By HANNAH BEERS
UI College of Veterinary Medicine
Ticks, fleas and mosquitoes. Nobody wants these bugs on their pets or in their house. But the reasons for keeping these bugs away go beyond just avoiding pests.
"Ticks, fleas and mosquitoes are dangerous because they can carry and cause malicious diseases," said Dr. Gary Brummet, who heads the small animal primary care service at the UI Veterinary Teaching Hospital in Urbana and counsels pet owners on preventing pet parasites.
"Ticks are infamous for their disease-carrying capabilities. They transmit Lyme disease and Rocky Mountain spotted fever and can also pass along protozoa like Cytauxzoonosis and many others," Brummet said.
Dogs are extremely susceptible to Rocky Mountain spotted fever, which typically causes fever, vomiting, diarrhea and abdominal pain. When left untreated, Rocky Mountain spotted fever can lead to death.
Cytauxzoonosis is a deadly disease caused by protozoa that affect domestic cats. It begins with nonspecific signs, including lethargy and a poor appetite; the disease will progress to an extremely high fever and death if not treated quickly.
Lyme disease is a bacterial disease that can affect dogs, horses, people and potentially cats. It can cause neurological issues, joint disease and overall lameness. In its most severe forms, it causes renal failure and ultimately death.
In the past, this disease was more prevalent in the northeast, but due to increasing deer populations (an ideal tick host) and reforestation providing prime tick habitat, Lyme-spreading ticks have increased in number and are becoming more and more prevalent here in the Midwest as well as other parts of the country they were not in even just 20 years ago.
This year, preventing tick bites is going to be even more relevant as the Centers for Disease Control and Prevention has predicted high tick populations, likely due to the mild winter.
"Fleas may be less known among pet parasites for causing deadly diseases but are detrimental nonetheless," Brummet said. It is not uncommon for dogs with skin allergies to be reacting to a flea infestation, even if they have very few fleas. Fleas also carry tapeworms, which work their way into your pet's digestive system when the fleas are swallowed while the animal grooms itself.
Additionally, fleas can easily infest a house, which can be very unpleasant. "Once fleas get in the house, they can be hard to get rid of, so it is easiest to stop them before they start," Brummet said. "This means protecting your pets with preventive medication."
Heartworms are the last of the big three pet parasites most commonly discussed, and they are exactly what their name implies: worms that live in your pet's heart.
"Heartworms are transmitted by mosquitoes. Any time pets are outside, they are at risk," Brummet said. "Heartworms can grow to 8 inches in length and can spread from the heart to the lungs."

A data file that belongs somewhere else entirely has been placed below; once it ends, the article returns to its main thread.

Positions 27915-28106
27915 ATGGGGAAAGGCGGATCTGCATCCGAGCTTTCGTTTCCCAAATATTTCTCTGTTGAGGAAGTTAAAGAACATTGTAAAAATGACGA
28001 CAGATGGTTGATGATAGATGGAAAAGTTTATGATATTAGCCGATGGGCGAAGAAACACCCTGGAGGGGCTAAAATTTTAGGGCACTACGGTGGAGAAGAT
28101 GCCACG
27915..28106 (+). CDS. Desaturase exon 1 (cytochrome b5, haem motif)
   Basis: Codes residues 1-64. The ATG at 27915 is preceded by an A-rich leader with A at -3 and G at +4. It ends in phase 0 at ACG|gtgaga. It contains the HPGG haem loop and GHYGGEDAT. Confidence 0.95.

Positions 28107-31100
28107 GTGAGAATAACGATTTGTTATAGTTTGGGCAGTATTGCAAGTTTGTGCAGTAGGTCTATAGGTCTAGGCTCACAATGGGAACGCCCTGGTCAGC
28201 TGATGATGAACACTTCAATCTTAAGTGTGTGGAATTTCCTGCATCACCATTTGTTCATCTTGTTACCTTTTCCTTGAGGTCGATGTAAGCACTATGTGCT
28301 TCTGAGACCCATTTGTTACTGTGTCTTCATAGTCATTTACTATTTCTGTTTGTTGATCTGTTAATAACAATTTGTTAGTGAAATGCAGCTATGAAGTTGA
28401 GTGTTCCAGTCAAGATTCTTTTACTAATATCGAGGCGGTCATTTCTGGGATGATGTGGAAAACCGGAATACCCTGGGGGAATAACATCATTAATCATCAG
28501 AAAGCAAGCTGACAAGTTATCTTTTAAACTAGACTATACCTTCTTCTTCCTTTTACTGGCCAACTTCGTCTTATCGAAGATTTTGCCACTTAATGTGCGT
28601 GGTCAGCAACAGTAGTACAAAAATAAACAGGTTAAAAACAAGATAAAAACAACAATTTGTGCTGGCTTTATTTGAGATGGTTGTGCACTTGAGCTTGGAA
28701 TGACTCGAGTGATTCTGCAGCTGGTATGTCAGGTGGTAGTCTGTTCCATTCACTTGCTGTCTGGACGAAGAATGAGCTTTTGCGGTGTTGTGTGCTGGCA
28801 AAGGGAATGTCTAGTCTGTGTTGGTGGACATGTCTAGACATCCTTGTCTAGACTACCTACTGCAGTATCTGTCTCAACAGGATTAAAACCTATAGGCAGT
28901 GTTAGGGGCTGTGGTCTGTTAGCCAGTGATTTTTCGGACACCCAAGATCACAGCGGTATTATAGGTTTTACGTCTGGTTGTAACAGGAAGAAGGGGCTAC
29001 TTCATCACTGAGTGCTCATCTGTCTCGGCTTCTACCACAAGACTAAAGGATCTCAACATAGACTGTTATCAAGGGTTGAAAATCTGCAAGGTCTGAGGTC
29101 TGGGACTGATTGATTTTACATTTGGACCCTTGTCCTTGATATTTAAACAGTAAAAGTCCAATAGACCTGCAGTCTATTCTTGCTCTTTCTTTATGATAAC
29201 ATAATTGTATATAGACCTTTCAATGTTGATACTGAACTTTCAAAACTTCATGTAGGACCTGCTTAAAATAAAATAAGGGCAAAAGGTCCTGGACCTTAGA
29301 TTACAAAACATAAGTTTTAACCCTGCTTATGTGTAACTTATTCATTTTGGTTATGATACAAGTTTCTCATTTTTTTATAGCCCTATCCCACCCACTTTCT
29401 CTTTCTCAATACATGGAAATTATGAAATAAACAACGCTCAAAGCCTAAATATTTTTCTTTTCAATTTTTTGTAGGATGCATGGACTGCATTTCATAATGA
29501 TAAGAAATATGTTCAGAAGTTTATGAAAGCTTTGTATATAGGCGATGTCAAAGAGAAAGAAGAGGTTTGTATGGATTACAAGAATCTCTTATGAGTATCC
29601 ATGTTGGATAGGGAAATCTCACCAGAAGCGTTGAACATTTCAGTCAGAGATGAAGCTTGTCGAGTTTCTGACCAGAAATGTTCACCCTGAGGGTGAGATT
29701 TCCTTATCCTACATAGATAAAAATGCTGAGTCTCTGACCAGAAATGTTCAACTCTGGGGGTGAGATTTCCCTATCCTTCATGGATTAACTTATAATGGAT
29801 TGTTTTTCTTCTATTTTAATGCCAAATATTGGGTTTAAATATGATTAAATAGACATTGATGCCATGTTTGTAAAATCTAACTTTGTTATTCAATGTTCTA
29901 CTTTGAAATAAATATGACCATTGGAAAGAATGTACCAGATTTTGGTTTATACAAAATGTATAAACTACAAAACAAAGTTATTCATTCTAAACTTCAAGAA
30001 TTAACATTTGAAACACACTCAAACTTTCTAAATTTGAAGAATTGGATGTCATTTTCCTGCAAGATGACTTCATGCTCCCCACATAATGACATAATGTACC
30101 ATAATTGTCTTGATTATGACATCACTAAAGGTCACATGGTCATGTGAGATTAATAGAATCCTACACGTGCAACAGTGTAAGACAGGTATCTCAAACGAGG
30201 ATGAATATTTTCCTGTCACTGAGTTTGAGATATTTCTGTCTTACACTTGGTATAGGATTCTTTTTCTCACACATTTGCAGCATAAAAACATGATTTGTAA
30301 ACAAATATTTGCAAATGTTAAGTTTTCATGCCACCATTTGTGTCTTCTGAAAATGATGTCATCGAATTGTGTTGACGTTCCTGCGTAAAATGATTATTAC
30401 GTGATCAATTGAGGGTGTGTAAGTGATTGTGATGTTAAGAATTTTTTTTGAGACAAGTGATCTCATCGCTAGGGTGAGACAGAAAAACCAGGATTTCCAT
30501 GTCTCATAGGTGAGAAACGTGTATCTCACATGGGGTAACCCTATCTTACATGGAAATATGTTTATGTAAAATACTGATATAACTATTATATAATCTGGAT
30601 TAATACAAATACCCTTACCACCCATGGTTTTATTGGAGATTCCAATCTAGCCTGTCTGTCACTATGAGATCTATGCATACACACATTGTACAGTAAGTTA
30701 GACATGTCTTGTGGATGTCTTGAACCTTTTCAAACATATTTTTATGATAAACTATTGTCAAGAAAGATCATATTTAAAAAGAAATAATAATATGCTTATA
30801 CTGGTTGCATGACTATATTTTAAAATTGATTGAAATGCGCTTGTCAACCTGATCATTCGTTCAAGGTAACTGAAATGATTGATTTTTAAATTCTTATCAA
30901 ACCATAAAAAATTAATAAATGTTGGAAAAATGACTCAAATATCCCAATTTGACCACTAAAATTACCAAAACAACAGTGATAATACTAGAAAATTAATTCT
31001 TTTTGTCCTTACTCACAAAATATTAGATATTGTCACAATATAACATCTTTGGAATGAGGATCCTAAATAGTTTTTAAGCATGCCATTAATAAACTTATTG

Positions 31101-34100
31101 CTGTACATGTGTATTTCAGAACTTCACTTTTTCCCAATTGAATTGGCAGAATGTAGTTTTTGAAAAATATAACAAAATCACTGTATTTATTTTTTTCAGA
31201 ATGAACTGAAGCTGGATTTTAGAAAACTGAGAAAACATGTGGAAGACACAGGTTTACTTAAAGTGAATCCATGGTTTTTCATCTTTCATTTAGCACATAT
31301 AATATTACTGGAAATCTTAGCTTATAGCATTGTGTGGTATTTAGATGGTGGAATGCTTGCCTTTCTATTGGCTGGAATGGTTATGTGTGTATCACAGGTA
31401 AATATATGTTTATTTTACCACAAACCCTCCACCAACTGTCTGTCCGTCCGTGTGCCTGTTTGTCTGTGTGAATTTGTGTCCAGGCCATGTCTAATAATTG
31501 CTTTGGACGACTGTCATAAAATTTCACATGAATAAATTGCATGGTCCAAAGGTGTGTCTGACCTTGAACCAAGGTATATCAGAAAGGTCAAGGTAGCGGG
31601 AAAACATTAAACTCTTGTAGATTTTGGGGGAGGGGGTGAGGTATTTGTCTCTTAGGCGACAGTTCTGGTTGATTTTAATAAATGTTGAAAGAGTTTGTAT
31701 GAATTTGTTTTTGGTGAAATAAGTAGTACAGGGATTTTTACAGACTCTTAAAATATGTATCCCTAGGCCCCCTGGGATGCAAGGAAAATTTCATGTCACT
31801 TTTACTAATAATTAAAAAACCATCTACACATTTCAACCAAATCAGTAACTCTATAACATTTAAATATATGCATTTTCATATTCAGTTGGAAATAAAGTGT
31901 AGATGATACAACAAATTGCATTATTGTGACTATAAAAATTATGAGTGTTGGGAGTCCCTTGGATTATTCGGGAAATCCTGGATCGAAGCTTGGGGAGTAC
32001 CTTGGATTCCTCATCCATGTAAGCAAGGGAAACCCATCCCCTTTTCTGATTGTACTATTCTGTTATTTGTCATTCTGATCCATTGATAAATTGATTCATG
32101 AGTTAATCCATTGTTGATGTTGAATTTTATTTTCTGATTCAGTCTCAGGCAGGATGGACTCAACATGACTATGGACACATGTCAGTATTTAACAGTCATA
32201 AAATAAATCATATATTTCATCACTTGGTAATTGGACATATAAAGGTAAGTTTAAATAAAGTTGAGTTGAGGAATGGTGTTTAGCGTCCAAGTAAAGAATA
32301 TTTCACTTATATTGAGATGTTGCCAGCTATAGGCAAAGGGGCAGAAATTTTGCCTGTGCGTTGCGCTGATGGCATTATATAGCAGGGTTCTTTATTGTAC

The signs of a heartworm infestation often start subtlety; the animal will begin to tire easily when exercising and may cough. If left untreated, the worms will create such a burden on the heart that the heart cannot perform its job and the animal will die. In cats, heartworms can cause sudden death because there were no discernable signs of disease.
"Heartworm can be treated, but the treatment is costly and the animal will likely need to be hospitalized," Brummet said. "The course of intramuscular injections used to treat heartworm takes months to complete, and even if the animal survives, it may have lifelong restricted activity because of the damage done to the heart.
"Preventive medications are really the best way to combat these parasites and the diseases that accompany them," Brummet said. "It is less expensive in the long run and much safer for your pet."
He notes an added bonus to giving your pet a heartworm preventive: "Heartworm preventives also protect your pet from intestinal parasites that can cause gastrointestinal disease."
Preventive medications for fleas, ticks and heartworm should ideally be given year round.
"Many owners stop giving medications toward the end of the summer as the weather cools down, but September and October are probably the worst months for flea and tick infestations," Brummet said. "At the very least, flea and tick preventive should be given until the second hard frost. Heartworm preventive should be given all year."
Preventive medications are available in oral and topical forms. Brummet advises speaking with your veterinarian to choose what is best for your pet.
"Many of these medications are species-specific," Brummet said. "Using dog products on cats can cause harmful reactions. You should only give the medication to the pet it was prescribed for."
Source: The News-Gazette
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